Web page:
Manga Adaptation by Okuruto Noboru
Streaming on Crunchyroll
A group of five friends is kidnapped and forced to play gambling games with a bizarre child-like character, with the aim of winning the money needed to pay back a 20 million yen debt.
Euri’s verdict: Kaijironpa
If you take a gambling game straight out of Kaiji and add in a Monokuma-like character, you’ll end up with something pretty close to the first episode of Tomodachi Game. I do love me a good death game, and heck I’ve seen enough of them across anime and j-drama at this point, but I am a bit apprehensive about this one thanks to the protagonist.
He spends most of this first episode being a total pushover, with total trust in his friends despite clear signs that they’re betraying him. This might be fine as the ending points towards him having something of a personality shift in response to the bad situation he’s ended up in, but I guess we’ll see. He’s not a lovable loser like Kaiji is, that much is certain, so hopefully they can give him something to work with beyond being an edgelord like his parting words for this episode suggest.
Artemis’ verdict: Quitting the Game
I’m well aware of the contrariness of this statement, but while I do often gravitate toward the idea of death games in fiction (to this day, Battle Royale is still one of my favourite Japanese films for a reason), I strongly dislike the “Oooh, look how dark and edgy we are!” tone that tends to come with them. Death games are by their very nature supposed to be grim and gruesome after all, so why not lean into that?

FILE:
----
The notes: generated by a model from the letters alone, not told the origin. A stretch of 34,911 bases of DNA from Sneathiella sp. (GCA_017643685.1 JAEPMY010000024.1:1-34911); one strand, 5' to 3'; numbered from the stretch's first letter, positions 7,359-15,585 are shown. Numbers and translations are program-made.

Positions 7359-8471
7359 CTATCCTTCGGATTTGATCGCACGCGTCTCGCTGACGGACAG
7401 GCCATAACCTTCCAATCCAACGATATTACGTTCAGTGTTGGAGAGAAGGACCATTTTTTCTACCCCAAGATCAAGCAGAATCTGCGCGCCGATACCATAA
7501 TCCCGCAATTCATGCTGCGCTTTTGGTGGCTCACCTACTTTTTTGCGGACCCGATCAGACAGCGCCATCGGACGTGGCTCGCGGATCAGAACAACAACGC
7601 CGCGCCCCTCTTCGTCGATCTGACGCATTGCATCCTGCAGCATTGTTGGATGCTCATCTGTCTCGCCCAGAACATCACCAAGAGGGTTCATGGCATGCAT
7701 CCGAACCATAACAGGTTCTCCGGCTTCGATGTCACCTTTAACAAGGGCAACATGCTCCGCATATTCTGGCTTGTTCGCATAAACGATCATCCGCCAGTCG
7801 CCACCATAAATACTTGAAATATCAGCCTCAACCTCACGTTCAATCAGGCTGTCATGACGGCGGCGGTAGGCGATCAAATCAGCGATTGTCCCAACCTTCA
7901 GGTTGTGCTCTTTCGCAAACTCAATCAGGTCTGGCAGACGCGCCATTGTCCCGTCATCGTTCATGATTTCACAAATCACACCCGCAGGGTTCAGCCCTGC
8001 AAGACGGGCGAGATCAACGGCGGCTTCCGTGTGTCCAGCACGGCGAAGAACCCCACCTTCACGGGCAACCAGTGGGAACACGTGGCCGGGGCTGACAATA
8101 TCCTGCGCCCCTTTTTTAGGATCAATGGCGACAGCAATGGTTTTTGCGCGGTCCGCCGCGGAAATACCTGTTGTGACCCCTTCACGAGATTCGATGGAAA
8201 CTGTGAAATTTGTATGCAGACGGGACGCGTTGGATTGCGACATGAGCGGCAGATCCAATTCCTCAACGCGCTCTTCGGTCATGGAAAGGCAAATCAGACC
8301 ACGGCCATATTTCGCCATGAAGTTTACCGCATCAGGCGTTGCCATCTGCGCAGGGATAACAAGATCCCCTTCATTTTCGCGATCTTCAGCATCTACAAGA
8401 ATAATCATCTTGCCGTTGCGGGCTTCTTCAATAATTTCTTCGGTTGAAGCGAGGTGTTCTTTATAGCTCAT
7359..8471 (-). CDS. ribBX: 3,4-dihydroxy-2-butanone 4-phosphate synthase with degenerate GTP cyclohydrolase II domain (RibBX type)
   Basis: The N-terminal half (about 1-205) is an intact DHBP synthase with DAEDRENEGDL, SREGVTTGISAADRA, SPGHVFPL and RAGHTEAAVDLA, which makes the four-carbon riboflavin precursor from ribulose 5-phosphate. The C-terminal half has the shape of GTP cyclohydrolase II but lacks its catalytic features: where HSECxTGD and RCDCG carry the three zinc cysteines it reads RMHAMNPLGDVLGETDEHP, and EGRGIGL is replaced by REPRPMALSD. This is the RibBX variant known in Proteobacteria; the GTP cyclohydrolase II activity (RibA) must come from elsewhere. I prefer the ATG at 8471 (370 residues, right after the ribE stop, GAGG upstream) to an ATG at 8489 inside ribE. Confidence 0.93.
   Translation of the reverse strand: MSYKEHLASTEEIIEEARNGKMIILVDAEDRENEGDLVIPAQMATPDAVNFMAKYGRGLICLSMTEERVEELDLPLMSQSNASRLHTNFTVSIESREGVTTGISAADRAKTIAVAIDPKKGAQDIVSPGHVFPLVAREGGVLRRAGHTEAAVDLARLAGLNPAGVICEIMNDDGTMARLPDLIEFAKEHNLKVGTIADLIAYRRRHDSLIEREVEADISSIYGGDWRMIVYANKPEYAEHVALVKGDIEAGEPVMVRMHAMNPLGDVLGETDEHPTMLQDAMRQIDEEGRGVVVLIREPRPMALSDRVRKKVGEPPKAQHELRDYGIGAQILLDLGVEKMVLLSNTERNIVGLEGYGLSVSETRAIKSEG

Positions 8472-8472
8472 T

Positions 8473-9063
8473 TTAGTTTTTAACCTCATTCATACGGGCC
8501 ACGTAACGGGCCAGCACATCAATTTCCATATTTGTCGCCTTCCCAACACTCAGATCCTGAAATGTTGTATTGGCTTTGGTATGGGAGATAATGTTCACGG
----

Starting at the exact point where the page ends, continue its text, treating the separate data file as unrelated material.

But the thing is, just because the plot is grisly doesn’t mean the story can’t have a sense of humor, and Tomodachi Game unfortunately strikes me as the type of series that just takes itself way too seriously for me to have a good time with it. Everything is played totally straight, but without any kind of intentional overkill (no pun intended) that would make the proceedings actually entertaining to me. There’s zero sense of self-awareness here, nor seemingly any attempt to provide a deeper message – just a plot that basically repeats every trope we’ve seen before in other death-game titles, purely for the sake of attempting to shock the viewer with how sinister and violent everything is.
It also, frankly, looks pretty cheap doing it. Add in the clunky exposition and incredibly on-the-nose flashback scenes that (I guess?) are meant to endear me to the main character, and I don’t really see anything here that would make me want to stick with this one.